The 2016 Innovating Pedagogy Report proposes ten new innovations that explore ways of teaching, learning, and assessment for an interactive and engaged world. The report is produced in collaboration with SRI International and The Open University. The full document details several examples and studies to support these innovations. Below is a summary of those innovations. Which innovation might you tackle in the upcoming semester? Continue reading →
How are today’s most innovative educators engaging with their students? The 2015 Innovating Pedagogy Report proposes ten innovations that explore ways of teaching, learning, and assessment for an interactive, engaged world. The report is the fourth of its kind, produced in collaboration with SRI International and The Open University. The full document details several examples and studies to support these innovations. Below is a summary of those innovations:
Crossover Learning: Learning in informal settings, such as museums or meetups. Such settings can spark further interest and motivation to learn.
Learning Through Argumentation: Learning by establishing and refuting claims, in ways similar to professional scientists and mathematicians.
Incidental Learning: Unplanned or unintentional learning that contributes to longer term learning paths, often via technology, especially mobile.
Context-based Learning: Learning from experience by interpreting new information and relating it to what we already know. For example, students interacting with surroundings other than a lecture hall, that relate to the given topic.
Computational Thinking: Learning that breaks large problems down into smaller ones, uses pattern recognition, algorithms, abstraction, and debugging for problems that aren’t even related to math or science necessarily.
Learning by Doing: Learning with authentic tools and practices. The traditional example is the science labratory. New, technology-enabled examples have emerged involving remote labs, and adaptive simulations.
Embodied Learning: Learning that involves self-awareness of the body interacting with the real or simulated world, in a way that the mind and body work together so that physical feedback and actions reinforce the learning process. Think interactive surfaces with multi-touch screens or wearable devices like Google Glass.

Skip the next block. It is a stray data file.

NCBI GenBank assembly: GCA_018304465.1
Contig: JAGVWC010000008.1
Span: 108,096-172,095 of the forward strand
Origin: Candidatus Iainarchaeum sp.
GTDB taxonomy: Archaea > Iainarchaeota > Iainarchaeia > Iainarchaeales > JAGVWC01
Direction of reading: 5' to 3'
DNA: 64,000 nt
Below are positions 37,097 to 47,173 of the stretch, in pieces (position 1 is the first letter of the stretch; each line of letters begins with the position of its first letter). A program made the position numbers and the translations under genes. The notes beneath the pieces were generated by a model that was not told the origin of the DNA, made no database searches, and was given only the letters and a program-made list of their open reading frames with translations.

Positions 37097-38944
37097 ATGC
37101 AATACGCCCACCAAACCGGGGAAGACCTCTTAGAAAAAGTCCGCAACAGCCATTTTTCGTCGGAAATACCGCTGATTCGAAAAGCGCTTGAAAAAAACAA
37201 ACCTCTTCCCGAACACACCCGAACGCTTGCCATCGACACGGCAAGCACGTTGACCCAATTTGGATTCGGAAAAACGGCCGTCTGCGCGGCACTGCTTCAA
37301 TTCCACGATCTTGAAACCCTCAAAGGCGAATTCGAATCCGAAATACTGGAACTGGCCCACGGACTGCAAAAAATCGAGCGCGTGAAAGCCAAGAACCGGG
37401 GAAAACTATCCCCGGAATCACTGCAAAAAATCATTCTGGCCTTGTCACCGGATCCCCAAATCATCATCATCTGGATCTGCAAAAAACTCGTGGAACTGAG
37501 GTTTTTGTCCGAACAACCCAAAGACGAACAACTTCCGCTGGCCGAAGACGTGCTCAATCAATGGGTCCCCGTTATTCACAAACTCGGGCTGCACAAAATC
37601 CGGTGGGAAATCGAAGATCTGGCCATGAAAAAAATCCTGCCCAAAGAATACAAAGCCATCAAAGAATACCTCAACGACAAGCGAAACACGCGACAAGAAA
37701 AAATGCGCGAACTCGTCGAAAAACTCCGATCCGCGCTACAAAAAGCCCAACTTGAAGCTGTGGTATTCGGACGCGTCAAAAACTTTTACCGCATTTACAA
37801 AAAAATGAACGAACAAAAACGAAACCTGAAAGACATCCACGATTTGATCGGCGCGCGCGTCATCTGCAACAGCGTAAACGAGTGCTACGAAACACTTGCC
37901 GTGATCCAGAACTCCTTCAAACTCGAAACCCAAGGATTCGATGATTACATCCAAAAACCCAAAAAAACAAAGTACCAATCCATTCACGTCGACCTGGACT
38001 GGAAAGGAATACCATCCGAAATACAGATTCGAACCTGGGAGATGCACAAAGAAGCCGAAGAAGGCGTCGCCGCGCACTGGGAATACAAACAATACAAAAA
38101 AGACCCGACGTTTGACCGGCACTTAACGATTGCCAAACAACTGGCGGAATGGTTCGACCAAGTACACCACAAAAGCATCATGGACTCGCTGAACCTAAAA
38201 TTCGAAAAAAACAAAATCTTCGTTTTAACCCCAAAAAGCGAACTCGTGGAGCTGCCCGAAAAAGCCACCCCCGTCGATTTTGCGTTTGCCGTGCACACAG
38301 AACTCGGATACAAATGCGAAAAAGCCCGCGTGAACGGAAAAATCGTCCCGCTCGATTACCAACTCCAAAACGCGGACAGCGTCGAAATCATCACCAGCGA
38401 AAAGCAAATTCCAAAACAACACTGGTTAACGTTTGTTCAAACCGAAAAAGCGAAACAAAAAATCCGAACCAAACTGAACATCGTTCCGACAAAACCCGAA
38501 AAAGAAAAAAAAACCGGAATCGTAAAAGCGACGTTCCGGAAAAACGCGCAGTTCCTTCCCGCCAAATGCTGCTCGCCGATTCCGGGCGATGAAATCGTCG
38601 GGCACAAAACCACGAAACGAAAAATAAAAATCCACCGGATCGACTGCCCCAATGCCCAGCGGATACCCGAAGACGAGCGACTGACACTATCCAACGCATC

Adaptive Teaching: Uses data about a specific learner’s previous learning to create personalized paths.
Analytics of Emotions: Understanding student mindsets in cognitive and non-cognitive aspects, including frustrations, distractions, even eye tracking.
Stealth Assessment: Automatic data collection techniques (such as in games like World of Warcraft) in which actions are continually collected to make inferences about the particular student’s goals and strategies, to then present new, appropriate challenges.
Are any of these innovations present in your course? Which innovation might you tackle in the upcoming semester?
Sharples, M., Adams, A., Alozie, N., Ferguson, R., FitzGerald, E., Gaved, M., McAndrew, P., Means, B., Remold, J., Rienties, B., Roschelle, J., Vogt, K., Whitelock, D. & Yarnall, L. (2015). Innovating Pedagogy 2015: Open University Innovation Report 4. Milton Keynes: The Open University.
Should an instructor offer extra credit? There are many opinions regarding extra credit. Some education professionals hold the notion that giving extra credit is unfair and inflates grades. Others insist that students should earn their grades based only on expected work. The decision to offer extra credit can be difficult and ultimately comes down to the instructor’s personal education philosophy, the expectations set by the institution, and how the extra credit contributes to the value of the educational experience.